India's new business families
Anand Adhikari April 11, 2011Thirteen years ago, Business Today compiled a list of the country's 50 top business families. Were a similar list to be compiled today, it would include a host of names that had not been heard of then.
The Mittals of Bharti Group, the Raos of GMR Group, the GVK Group's Reddys, Biyanis of Future Group, Vedanta's Agarwals... In this issue, we have put together a list of first generation entrepreneurs who have not only made good in the post-reforms period, but have also drawn one or more members of their immediate family into the business. The idea is not just to look at entrepreneurs themselves but also their families, who will likely endure far beyond the individual.
There are many who think inducting family members into a business comes at the cost of meritocracy but there are others, several featured in the pages that follow, who insist that 'business families' and 'professionalism' are not necessarily polar opposites. They believe they have the best of both worlds by ensuring first, that the family members they induct in senior positions are both qualified and experienced, and second, by employing professionals alongside who are given substantial decision making powers.
Indeed, working in the new, emerging sectors where most of the new business families have made their mark - telecom, power, roads and ports, all of which were opened to private players only after liberalisation - calls for deep domain knowledge, which often only professionals possess. Some of the professionals employed by successful new business families have themselves become household names, so crucial are they to these enterprises.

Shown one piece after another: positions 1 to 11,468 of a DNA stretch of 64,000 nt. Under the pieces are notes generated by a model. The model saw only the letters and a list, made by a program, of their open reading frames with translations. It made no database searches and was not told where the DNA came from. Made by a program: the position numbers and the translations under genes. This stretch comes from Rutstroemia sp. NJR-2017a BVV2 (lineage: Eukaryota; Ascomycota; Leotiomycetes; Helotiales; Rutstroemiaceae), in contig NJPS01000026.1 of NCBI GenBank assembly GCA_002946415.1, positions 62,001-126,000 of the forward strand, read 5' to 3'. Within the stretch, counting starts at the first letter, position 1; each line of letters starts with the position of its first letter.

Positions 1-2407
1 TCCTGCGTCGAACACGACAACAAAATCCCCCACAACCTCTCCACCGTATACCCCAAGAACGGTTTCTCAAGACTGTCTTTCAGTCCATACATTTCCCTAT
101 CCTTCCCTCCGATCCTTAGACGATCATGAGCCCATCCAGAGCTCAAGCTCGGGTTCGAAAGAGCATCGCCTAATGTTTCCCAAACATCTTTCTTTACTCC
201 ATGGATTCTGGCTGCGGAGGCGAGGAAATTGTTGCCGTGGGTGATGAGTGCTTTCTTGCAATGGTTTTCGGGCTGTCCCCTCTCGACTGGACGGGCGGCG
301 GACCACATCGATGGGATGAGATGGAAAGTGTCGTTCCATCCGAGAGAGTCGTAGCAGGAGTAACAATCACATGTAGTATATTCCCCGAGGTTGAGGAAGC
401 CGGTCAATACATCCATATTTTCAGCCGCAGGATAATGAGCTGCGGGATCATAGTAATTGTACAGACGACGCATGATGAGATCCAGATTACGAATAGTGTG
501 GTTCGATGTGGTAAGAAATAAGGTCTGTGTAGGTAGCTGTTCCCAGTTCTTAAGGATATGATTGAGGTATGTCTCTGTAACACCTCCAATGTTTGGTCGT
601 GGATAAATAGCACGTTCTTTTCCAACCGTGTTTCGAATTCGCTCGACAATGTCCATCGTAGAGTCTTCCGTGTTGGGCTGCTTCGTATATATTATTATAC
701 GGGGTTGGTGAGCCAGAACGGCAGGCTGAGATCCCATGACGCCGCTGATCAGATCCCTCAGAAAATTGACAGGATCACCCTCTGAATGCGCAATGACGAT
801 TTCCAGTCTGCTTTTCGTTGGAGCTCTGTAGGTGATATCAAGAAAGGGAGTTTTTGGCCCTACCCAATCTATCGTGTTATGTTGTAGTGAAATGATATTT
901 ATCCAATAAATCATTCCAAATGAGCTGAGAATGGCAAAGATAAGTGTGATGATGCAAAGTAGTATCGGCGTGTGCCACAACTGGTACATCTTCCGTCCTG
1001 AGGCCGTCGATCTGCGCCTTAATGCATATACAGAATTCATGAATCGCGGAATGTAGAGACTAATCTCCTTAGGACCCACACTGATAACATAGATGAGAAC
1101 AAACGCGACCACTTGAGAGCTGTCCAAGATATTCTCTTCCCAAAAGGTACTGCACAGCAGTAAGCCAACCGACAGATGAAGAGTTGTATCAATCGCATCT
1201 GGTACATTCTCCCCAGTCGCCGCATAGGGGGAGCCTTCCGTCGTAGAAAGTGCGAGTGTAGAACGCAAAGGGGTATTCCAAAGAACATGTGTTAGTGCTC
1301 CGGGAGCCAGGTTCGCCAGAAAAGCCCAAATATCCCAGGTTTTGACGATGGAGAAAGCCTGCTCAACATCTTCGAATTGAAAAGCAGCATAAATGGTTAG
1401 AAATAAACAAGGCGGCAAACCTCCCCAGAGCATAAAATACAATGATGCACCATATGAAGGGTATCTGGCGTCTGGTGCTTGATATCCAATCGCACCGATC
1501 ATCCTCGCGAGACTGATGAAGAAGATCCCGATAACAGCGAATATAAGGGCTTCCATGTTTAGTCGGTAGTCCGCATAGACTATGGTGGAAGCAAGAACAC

Certainly the pace at which the Indian economy has expanded in the 1990s and the first decade of the 21st century, has helped. But attitudinal change has been equally responsible. "The ambitions and aspirations of the new breed of entrepreneurs are high even by global standards," says Rajiv Memani, country managing partner at consultancy firm Ernst & Young India. Confidence and risk appetite are high, as well. Adds Chintan Parekh, a friend of Adani, who features in our list: "Pre-reform entrepreneurship was licence driven, post reforms it is vision driven."
It was probably this vision that impelled many middle class professionals, whose forefathers had never looked beyond a salaried job, to take to business. Elder Group's Jagdish Saxena quit a cushy job as a drugmaker's managing director to start his own pharmaceutical unit. Rana Kapoor, who set up YES Bank, prepared for years to start his own venture, even as he held top jobs in foreign banks. The rapid growth of the capital market since the 1990s also helped the new entrepreneurs rise. "These are all men who understand the market's dynamics and have focused very intensely on creating shareholders wealth," says Memani. That, in turn, brought in high standards of governance. Challenges remain for the new business families in the years to come.
Rapidly turning technology cycles in almost every field have increased business risk and, in turn, the mortality rate of business families. As have new business models and foreign competitors with deep pockets. There is also the succession challenge, especially when more than one second generation family member is involved in the business. "Today, the family looks closely aligned, but you never know what will happen when the next generation takes charge," says a professional who works with one of the new business families.
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